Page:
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BenefitsLink > Q&A Columns >

Q&A: Eldercare-- The Work/Life Issue

Answers are provided by Joy Loverde, Eldercare Author & Consultant, Silvercare Productions

Getting Paid To Take Care Of Mom

(Posted April 25, 2003)

Question 14: A woman here in Arizona cares for her partner, who cannot take care of himself due to a stroke. Supposedly the state pays her for the care she is providing, which she would not receive if she were married to the gentleman.

My question is: Do you know if any such program actually exists and how do I contact them to see if I would qualify? (The individual who mentioned this is not very forthcoming regarding what this program that she is involved in is). I am interested in determining if it would apply to my circumstance of being the caregiver for my 85 year old mother. I am finding it very difficult to hold down a full-time work situation and meet the needs of my mother in terms of doctor's visits, medication schedules (making sure she takes the correct medication at the designated time), etc. If such a program exists, possibly I could work part-time and accomplish what needs to be done in terms of my mother. Thank you for your time and consideration.

Answer: Eldercare in the workplace is a proliferating concern and, understandably, it is difficult to hold down a full-time job and meet the needs of our aging parents. I receive dozens of emails a month from employed family members asking if government funding is available to pay caregivers and more generally, how they can access free programs and services for themselves and their loved ones.

The hardest thing about these types of questions is that the answers vary depending on the particular state or county in which you live. Almost always, the programs require very personal financial information as part of the application process.

For starters, visit BenefitsCheckUp, which is a website managed by the National Council on the Aging. This online service is a 50-state (including District of Columbia) program that provides public benefit screening. It was developed to address a growing issue: millions of older adults are eligible for benefits but aren't receiving them.

Benefits from health coverage and supplemental income to help in paying utility bills are available to older adults from a wide array of public programs, if they know about them and how to apply for them. Chances are you will learn what benefits are available for you, regardless of your income. Here is the web address:

Some hospitals and social service organizations (like the YMCA) offer training programs for caregivers who, upon completion of the program, qualify to be paid for their services. Call your local agency on aging to see if such a program exists near you. To locate the nearest aging agency, call the Eldercare Locator at 800-677-1116.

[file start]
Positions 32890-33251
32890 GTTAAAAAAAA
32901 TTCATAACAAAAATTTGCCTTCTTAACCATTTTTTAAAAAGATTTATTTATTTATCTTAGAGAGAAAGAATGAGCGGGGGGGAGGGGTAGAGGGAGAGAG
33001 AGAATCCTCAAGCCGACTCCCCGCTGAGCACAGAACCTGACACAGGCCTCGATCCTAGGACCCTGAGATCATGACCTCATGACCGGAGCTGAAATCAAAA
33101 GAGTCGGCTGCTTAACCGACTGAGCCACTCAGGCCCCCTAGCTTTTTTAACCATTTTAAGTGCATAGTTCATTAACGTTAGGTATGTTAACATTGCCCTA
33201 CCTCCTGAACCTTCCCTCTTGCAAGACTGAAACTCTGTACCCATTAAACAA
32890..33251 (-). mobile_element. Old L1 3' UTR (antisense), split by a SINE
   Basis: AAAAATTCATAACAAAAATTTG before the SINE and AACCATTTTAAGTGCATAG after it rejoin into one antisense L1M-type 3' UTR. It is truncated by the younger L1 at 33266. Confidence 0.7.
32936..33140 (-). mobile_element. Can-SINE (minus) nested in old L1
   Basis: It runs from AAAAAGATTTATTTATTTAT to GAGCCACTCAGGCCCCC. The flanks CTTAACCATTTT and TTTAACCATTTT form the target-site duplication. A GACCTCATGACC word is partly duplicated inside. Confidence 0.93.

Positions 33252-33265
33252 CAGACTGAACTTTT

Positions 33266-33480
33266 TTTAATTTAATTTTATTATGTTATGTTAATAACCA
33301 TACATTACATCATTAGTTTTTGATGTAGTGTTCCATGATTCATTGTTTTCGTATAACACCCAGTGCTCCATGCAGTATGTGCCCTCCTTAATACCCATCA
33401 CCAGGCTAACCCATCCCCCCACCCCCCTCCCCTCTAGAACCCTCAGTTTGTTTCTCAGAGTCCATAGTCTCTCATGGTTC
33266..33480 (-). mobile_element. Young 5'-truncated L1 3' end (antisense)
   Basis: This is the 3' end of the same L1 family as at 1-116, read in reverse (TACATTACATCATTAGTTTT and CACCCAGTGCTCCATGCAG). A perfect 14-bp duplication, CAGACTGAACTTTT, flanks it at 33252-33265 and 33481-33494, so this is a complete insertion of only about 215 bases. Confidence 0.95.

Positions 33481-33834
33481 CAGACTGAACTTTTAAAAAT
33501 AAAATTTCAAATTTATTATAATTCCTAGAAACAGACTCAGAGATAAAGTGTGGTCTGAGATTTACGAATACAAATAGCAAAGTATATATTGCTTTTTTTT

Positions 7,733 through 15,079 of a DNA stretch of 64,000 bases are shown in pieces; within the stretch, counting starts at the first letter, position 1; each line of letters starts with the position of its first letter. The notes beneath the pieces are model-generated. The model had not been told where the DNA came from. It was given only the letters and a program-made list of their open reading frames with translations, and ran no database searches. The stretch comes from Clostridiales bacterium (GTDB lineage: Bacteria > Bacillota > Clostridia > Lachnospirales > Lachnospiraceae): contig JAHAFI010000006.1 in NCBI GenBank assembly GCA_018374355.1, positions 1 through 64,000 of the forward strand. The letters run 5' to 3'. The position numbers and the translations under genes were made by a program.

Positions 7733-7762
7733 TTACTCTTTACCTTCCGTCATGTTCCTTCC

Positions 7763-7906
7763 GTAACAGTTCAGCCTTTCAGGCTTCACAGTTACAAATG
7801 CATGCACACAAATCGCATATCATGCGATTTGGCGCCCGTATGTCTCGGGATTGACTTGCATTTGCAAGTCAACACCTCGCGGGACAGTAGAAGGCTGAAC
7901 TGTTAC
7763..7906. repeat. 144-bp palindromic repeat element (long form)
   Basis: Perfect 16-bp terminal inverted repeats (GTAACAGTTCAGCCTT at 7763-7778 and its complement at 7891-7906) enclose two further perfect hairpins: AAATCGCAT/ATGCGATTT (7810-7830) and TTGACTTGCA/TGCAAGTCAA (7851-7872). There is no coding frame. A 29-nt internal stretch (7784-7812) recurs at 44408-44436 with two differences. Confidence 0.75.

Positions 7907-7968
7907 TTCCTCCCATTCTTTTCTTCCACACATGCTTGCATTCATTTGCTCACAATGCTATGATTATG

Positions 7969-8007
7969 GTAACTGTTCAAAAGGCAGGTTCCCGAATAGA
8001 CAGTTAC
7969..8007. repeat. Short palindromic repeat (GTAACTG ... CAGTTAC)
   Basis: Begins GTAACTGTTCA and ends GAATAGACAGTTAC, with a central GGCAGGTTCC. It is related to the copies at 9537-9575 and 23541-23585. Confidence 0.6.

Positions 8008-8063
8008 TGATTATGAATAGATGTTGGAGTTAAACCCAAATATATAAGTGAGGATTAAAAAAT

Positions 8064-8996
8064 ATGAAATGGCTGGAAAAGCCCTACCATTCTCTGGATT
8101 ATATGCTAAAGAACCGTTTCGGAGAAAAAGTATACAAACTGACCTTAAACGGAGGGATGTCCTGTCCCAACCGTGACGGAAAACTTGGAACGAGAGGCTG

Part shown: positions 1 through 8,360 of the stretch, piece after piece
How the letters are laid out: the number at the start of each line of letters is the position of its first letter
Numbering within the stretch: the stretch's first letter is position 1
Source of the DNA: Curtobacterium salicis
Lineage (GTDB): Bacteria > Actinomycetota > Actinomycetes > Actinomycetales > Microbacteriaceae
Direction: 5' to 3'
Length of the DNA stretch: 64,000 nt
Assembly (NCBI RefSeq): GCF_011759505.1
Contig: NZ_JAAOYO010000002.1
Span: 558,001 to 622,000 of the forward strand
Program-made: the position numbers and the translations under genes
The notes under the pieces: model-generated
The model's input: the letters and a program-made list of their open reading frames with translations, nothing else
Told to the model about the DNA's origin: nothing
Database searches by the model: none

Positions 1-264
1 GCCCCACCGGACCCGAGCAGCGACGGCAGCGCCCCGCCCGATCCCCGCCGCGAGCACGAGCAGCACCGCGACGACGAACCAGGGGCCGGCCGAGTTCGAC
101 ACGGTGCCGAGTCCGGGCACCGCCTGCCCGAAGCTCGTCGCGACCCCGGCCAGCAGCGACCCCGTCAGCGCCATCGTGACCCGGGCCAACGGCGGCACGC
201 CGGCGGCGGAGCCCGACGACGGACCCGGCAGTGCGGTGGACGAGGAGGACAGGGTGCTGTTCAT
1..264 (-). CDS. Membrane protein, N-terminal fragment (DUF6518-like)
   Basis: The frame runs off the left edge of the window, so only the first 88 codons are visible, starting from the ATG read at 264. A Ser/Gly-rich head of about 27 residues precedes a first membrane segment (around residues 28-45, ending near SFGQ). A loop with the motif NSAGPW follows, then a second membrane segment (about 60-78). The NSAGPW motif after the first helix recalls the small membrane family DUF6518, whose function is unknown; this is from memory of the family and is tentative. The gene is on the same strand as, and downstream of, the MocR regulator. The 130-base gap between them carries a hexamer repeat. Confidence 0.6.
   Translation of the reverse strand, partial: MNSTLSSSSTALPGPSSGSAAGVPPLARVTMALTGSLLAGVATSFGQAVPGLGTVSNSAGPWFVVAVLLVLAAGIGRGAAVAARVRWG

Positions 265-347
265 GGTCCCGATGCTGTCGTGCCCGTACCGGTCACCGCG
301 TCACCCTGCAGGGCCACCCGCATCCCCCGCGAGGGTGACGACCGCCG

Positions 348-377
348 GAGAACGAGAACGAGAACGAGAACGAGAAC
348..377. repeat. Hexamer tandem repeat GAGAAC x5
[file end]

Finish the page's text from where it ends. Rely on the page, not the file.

Also, if your mom has long-term care insurance, some policies pay for family members to provide the care after they have completed a caregiving-training program.

One more thought ... Many family members provide valuable services and supplies for elderly parents and are never reimbursed for it. Then comes the day of reckoning and Mom and Dad are both deceased, and the estate gets split equally among all the children. And the caregiver child feels absolutely ripped off. The fact is, there is no legal obligation for the parent to pay a child. Without an employment agreement in advance, the law conveys "no right or entitlement" to family caregivers. With extended-family households now a thing of the past who says you shouldn’t be paid for your services? At the heart of the issue is a cultural paradox: The notion that family members should care for each other out of love and duty is rooted deep in our definition of decency. Yet, because most men and women now are employed in their caregiving years, the financial stakes of caregiving have risen.

You would be wise to speak up about your financial needs-- with your mother and any other family members such as siblings. Perhaps if your mother is made aware of your financial predicament, she will not hesitate to offer to pay you – now or later on through her will-- in return for your hard work. Make the arrangements while you still can. A written, legal document is needed, typically including the rate of pay, a description of services and a prohibition against transferring the agreement.

You’re in my thoughts and prayers.

Joy Loverde

Aging Parents' Care: Are You Ready? Check out The Complete Eldercare Planner (Times Books), as seen on the Today show.

Important notice:

Answers are provided as general guidance on the subjects covered in the question and are not provided as legal advice to the questioner or to readers. Any legal issues should be reviewed by your legal counsel to apply the law to the particular facts of this and similar situations.

The law in this area changes frequently. Answers are believed to be correct as of the posting dates shown. The completeness or accuracy of a particular answer may be affected by changes in the law (statutes, regulations, rulings, court decisions, etc.) that occur after the date on which a particular Q&A is posted.

Copyright 1999-2008 Joy Loverde of Silvercare Productions
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